Sadly, just 7% of the print industry’s workforce is under 25 years old – which is less than half the national average – and even worse, a shamefully tiny number of these are under 18 years old. This is because of unclear legislation relating to the school leaving age and to the hours young people can work. Schools are paid for full classrooms and so have no incentive to push students into work.
Advancing technology, innovation and changing job roles have made the industry harder to enter. The recent economic climate has compounded this by squeezing the purse of employers, leaving many unable to afford new entrants.
Young people do not have to stay in full-time education until they are 18 years old. Staying in ‘education’ can mean working while learning skills and earning a wage, instead of accumulating student debt. This could be a job with training or an apprenticeship.
Print employers can make a hugely positive difference to their businesses and young people by partnering with local schools to offer industry taster days or give group tours or assembly talks.
Of course you don’t have to do this on your own – Proskills’ PrintIT! links companies to schools already while the BPIF and a range of other training providers can help with taking on apprentices.
Employers need to do much more to inspire young people to enter print before they go off to university to accumulate student debt, or the best talent is attracted into industries other than print. So what are you waiting for?
How important is it that the industry woo young workers?
Nick Fincher, business development director, Emmerson Press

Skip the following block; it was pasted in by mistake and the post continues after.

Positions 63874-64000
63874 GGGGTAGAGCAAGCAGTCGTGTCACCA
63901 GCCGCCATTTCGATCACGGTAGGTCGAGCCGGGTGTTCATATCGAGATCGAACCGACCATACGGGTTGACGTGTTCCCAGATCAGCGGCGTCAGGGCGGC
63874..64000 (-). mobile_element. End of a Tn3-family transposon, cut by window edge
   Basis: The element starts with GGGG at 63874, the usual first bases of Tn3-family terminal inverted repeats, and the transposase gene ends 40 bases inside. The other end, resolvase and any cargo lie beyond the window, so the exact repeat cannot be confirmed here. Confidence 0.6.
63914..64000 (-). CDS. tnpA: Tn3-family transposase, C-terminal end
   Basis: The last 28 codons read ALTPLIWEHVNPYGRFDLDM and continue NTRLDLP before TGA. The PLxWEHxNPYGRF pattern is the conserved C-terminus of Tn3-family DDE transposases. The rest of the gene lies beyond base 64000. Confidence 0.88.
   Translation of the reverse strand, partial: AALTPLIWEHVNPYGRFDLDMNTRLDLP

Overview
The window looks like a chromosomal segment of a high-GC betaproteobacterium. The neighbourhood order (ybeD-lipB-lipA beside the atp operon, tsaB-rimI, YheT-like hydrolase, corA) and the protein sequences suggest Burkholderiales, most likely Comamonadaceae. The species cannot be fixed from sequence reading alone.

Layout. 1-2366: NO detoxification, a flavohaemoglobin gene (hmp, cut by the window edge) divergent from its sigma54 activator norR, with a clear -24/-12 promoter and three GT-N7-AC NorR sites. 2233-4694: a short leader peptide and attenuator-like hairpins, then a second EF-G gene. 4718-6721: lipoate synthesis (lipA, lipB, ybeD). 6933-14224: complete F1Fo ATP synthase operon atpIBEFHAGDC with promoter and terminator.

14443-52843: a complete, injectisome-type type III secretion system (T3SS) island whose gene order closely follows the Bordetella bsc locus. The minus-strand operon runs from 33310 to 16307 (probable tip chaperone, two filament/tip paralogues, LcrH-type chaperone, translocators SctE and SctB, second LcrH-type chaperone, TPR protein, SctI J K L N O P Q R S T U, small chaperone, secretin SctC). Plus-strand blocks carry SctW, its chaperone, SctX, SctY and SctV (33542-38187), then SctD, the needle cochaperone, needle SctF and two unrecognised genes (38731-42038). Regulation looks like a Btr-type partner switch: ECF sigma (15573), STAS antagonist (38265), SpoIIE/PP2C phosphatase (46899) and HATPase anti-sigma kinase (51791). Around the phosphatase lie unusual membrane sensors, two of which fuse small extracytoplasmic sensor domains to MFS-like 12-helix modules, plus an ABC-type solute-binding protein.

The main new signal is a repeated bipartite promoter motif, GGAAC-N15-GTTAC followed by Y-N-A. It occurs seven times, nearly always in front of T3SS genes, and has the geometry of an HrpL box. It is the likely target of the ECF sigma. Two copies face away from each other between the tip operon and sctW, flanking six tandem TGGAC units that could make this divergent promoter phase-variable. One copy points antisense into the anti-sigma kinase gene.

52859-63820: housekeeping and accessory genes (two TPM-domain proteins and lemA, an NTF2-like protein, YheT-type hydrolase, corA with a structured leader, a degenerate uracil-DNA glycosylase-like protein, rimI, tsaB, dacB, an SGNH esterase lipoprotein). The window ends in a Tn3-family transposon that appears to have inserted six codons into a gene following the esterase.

“Young people are crucial to the future of the print industry and I don’t think enough is currently being done. I think apprentices should be rewarded a lot better rather than paying the miniumum wage. A lot of kids will just go and work in a supermarket, do some overtime and make their money up that way while they decide what they want to do. Many who do go to university come out and then apply for roles but don’t get taken on by employers because they’ve got no experience.”
Max Middleton, managing director, Snows Business Forms
“We were conscious that traditional print sectors are not always attractive to young people and concluded that the best way forward was to offer an apprenticeship. During the process we did come across the stereotypical candidates who “aren’t bothered” but our apprentice, Stephen, has been enthusiastic and wanted to learn and do his best, which has had a positive impact throughout the firm. The experience has been a big success for us and Stephen, whose achievement was recognised at the PrintWeek Awards.”
Terrye Teverson, managing director, KCS Print
“Schools seem to concentrate on academic achievements and those going to university. They don’t appear to look beyond university and jobs that their pupils may end up with. The ones that don’t go to university are not aware of print as an industry. Print has been sidelined as a thing of the past instead of embraced as working alongside technology. We have staff here now working with algorithms! Young people are the future workers in our industry and we need to show schools the possibilities in coming to work with us.”